• Join over 1.2 million students every month
  • Accelerate your learning by 29%
  • Unlimited access from just £6.99 per month

Management Skills - Sainsbury's

Extracts from this document...


Management Skills SAINSBURY'S Managers within Sainsbury's have a very important role and each manager has to make sure they use the correct method of management skills for specific job they are trying to do. The managers within Sainsbury's have to use a number of different skills, which are universal from the Checkout Manager to the Regional Stores Manager. All managers that are employed within Sainsbury's must be able to motivate staff. This can be done in a number of different ways. There are experts that have studied management which are people such as Maslow and Hertzberg's with their theories on management we see a number of different motivational management skills. Some of the experts believe that employees are motivated by been given responsibility, which in certain circumstances can be true. I have researched this and my results were that the younger staffs such as checkout operators are highly motivated if they can gain responsibility through working hard. Some checkout operators gain the role of a supervisor and CTS (A CTS is a higher band rate which they gain more responsibility dealing with paperwork). Also some checkout operators are moved onto the customer service desk if they show that have excellent customer relation skills. All the employees within Sainsbury's can have the opportunity to go higher with Sainsbury's by going on a two years manager's course. ...read more.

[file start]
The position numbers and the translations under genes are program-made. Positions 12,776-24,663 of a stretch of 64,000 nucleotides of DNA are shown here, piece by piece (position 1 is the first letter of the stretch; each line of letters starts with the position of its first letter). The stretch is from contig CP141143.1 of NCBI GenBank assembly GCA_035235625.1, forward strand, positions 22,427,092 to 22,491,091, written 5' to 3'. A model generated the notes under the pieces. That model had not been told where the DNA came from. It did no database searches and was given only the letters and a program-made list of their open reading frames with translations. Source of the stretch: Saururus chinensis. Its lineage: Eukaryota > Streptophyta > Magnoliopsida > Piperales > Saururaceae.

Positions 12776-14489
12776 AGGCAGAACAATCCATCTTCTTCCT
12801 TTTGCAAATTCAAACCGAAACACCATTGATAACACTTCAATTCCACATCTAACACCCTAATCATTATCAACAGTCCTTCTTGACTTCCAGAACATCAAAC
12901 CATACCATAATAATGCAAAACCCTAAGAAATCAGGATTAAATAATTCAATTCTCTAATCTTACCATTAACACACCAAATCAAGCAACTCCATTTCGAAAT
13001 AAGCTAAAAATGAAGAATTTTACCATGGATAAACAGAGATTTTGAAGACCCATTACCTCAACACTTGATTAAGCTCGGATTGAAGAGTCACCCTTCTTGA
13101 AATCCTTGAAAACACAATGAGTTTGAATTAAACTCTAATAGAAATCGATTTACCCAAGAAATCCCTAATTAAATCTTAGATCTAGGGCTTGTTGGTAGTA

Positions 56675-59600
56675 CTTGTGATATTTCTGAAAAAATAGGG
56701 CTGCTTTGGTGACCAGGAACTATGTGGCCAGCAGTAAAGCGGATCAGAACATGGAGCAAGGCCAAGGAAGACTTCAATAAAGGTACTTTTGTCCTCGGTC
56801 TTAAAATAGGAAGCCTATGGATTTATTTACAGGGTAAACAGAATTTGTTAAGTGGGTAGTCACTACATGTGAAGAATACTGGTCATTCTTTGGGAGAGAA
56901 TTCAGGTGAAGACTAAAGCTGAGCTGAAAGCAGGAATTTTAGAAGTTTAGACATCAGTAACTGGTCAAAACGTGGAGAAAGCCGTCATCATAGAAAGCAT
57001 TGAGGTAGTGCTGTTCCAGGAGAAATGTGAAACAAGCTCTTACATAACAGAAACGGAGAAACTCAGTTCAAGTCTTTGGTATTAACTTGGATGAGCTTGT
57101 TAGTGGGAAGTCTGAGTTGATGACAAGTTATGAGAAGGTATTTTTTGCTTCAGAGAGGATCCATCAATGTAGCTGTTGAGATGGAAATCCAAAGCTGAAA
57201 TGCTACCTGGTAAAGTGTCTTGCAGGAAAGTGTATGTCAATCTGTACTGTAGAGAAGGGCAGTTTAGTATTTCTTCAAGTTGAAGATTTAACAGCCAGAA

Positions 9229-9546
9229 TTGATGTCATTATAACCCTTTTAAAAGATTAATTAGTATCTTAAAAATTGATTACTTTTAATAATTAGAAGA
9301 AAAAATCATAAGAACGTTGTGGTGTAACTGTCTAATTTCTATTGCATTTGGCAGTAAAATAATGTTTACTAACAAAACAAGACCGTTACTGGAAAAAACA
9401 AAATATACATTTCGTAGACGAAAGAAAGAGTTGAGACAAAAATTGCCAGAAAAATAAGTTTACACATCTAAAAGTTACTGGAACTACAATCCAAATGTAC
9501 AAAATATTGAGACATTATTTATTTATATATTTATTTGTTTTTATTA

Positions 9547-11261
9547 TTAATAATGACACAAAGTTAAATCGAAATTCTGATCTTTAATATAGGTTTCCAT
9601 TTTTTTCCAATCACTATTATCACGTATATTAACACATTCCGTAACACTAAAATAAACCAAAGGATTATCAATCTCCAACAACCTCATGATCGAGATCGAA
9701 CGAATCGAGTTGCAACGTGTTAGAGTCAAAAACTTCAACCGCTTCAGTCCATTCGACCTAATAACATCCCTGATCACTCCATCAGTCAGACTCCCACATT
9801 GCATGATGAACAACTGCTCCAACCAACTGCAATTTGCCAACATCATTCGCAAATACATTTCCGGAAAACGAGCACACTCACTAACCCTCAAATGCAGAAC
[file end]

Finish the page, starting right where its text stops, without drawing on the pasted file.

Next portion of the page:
Sainsbury's want everyone who works for them to have the opportunity to develop their careers. Sainsbury's have a company-wide development program based on a personal management agenda (PMA) where each manager has an individual training and career development program. Senior managers meet twice a year to discuss their own teams and succession planning. All colleagues within each store has a 'how well am I doing?' four times a year which includes meeting with their manager to assess their progress and training needs. This training will improve manager's skills and they will be able to find out where they are going wrong, managers will also be able to look at other manager's performance and see how they can improve their performance. All managers at Sainsbury's have to organize workloads. This is mainly done at store level. The managers will delegate workloads to staff everyday. A staff rota is produced everyday; this states what department the workers are expected to be on. It is the manager's choice where to put people if departments are under or over staffed, but generally they are put in the place that they are best skilled on. When the stores are less busy which is usually one hour before closing, the management and supervisors will have to delegate jobs. Jobs such as tidying up the checkouts and shop floor by dressing products forward so that they are visible to customers. ...read more.